January 8, 2020 — Uro Today
Authors: I Gupta, B Freid, V Masarapu, P Machado, E Trabulsi, K Wallace, E Halpern, F Forsberg
Thomas Jefferson University, Philadelphia, PA 19107, USA., GE Global Research, Niskayuna NY 12309, USA., Thomas Jefferson University, Philadelphia, PA 19107, USA. Electronic address: email@example.com.
To assess the PCa detection rates of contrast-enhanced, transrectal subharmonic ultrasound imaging (SHI).
This IRB-approved study enrolled 55 subjects. The initial 5 subjects were studied for SHI optimization, while the remaining 50 were evaluated with contrast-enhanced sonography using continuous SHI, color and power Doppler as well as conventional grayscale, continuous color and power Doppler and SHI combined with maximum flash replenishment. A maximum of 6 directed biopsy cores were obtained from sites of greatest asymmetrical enhancement, followed by spatially distributed cores in a double sextant distribution. Subharmonic time-intensity parameters, including time to peak intensity, peak intensity and estimated perfusion were also evaluated for each directed biopsy core. Receiver operating characteristic (ROC) curve analysis and conditional logistic regression were employed to assess the benefit of each modality and the quantitative SHI parameters.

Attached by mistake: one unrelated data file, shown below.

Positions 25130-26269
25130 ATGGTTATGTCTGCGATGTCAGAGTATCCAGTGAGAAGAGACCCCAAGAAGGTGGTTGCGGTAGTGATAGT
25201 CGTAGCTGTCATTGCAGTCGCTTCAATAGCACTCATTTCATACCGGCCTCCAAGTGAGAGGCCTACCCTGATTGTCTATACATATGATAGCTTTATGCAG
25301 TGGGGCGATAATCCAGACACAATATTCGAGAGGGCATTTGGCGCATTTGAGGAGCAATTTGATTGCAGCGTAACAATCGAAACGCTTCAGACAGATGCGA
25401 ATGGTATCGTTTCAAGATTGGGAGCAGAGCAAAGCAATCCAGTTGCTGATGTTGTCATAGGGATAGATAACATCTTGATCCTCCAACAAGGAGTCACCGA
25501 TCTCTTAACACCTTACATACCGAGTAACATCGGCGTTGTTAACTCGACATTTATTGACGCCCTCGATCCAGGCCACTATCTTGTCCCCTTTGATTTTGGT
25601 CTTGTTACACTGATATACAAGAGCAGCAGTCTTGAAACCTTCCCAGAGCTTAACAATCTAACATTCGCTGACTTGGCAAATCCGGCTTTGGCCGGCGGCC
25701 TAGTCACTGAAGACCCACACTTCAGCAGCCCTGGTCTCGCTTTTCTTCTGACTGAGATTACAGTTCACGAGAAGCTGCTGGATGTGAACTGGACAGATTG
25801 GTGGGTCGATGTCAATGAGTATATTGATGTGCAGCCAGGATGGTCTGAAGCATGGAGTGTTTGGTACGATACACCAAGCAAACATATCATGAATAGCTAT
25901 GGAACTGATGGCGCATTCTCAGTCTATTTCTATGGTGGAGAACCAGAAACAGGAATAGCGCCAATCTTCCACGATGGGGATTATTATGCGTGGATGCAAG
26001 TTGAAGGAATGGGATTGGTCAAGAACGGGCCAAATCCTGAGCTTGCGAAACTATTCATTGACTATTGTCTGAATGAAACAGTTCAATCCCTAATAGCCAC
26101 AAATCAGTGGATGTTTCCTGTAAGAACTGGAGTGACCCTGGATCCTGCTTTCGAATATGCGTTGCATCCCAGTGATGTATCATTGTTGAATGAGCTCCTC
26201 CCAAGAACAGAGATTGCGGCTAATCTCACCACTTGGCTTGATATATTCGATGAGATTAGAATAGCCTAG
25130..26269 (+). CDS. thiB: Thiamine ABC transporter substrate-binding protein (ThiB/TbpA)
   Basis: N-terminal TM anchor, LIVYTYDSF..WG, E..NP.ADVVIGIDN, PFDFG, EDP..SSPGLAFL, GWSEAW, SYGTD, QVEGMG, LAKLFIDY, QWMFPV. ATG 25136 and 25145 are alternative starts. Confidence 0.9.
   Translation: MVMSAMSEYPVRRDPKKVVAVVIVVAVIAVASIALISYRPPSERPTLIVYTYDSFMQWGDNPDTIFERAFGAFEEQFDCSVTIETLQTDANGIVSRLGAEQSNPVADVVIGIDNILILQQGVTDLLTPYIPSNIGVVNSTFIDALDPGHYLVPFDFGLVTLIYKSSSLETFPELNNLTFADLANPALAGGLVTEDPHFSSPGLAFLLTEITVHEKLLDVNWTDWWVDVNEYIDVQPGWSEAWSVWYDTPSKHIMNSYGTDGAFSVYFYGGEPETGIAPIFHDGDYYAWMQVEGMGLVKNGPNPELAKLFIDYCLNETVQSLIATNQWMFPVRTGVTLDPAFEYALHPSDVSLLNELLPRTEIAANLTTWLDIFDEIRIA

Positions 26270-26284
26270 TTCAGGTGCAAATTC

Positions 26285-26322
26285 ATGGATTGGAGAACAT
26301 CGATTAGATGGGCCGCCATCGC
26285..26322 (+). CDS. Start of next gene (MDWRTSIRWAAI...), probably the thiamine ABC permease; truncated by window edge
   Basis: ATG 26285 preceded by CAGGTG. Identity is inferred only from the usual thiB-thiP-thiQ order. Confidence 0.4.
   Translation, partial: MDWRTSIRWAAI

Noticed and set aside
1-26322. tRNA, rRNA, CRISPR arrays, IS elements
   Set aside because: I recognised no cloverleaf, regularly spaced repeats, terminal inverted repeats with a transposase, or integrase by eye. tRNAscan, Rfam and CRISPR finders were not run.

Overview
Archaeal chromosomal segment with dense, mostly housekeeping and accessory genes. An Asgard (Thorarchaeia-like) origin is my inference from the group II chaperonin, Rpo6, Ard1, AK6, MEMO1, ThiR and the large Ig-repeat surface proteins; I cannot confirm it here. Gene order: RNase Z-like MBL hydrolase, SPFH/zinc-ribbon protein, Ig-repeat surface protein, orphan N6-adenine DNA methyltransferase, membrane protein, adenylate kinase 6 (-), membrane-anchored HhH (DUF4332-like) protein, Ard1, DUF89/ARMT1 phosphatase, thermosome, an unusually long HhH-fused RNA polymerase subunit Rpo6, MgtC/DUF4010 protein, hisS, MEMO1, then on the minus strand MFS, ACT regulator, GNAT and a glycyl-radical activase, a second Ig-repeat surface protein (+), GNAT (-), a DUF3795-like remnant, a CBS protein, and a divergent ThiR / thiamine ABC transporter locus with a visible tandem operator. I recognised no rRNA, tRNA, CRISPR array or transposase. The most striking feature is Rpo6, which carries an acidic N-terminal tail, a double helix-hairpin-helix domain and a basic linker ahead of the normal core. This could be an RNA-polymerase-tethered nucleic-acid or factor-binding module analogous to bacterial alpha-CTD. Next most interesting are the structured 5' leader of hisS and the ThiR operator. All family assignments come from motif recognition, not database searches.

Cancer was detected in 22 of 50 subjects. Among subjects with clinically significant PCa (n=11), targeted cores were more likely to be positive (odds ratio 1.39, p=0.02). The majority of patients detected by SHI demonstrated significant PCa (5/8); SHI remained an independent marker of malignancy in a multivariate logistic regression model (p=0.027). ROC analysis of imaging findings compared to biopsy results yielded diagnostic accuracies ranging from 0.59 to 0.80 for all imaging modalities with the highest being for quantitative subharmonic perfusion estimates.
This first-in-humans study provides a preliminary estimate of the diagnostic accuracy of SHI for detection of clinically significant PCa (up to 80%).